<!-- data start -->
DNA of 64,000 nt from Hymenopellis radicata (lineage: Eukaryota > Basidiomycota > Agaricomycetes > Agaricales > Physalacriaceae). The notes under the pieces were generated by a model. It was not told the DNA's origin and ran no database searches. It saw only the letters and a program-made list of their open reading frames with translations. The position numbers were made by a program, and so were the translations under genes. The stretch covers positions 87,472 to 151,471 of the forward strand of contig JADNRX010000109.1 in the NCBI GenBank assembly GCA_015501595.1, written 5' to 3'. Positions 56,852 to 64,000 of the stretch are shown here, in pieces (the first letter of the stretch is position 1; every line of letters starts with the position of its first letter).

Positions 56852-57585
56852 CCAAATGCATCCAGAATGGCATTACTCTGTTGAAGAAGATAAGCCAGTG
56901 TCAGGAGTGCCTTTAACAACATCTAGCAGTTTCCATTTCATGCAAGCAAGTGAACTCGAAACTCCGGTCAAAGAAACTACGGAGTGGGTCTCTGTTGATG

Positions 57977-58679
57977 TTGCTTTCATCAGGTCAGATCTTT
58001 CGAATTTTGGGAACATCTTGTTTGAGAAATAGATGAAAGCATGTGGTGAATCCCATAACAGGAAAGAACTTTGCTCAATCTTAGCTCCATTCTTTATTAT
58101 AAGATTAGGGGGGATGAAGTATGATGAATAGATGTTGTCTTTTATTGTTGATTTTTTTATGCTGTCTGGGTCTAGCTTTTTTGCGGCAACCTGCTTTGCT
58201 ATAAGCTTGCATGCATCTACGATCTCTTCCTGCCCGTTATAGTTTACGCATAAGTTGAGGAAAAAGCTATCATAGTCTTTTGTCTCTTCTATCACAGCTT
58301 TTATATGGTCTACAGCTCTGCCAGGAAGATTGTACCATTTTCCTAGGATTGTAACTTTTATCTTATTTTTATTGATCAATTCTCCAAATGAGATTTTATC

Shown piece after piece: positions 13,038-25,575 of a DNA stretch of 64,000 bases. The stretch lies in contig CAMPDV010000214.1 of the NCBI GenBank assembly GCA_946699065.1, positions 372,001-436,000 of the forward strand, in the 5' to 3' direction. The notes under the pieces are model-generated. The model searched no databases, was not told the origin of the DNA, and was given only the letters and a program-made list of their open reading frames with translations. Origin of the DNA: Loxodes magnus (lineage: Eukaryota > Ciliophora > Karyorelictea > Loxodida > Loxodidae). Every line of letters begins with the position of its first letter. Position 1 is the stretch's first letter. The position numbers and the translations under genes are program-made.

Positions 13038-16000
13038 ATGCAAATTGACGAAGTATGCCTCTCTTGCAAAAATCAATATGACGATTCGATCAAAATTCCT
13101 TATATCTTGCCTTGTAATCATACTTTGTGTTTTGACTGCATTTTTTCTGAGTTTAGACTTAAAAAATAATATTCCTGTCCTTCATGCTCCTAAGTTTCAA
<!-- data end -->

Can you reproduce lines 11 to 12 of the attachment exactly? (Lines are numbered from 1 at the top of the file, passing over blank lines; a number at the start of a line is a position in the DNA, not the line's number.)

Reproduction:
Shown piece after piece: positions 13,038-25,575 of a DNA stretch of 64,000 bases. The stretch lies in contig CAMPDV010000214.1 of the NCBI GenBank assembly GCA_946699065.1, positions 372,001-436,000 of the forward strand, in the 5' to 3' direction. The notes under the pieces are model-generated. The model searched no databases, was not told the origin of the DNA, and was given only the letters and a program-made list of their open reading frames with translations. Origin of the DNA: Loxodes magnus (lineage: Eukaryota > Ciliophora > Karyorelictea > Loxodida > Loxodidae). Every line of letters begins with the position of its first letter. Position 1 is the stretch's first letter. The position numbers and the translations under genes are program-made.

Positions 13038-16000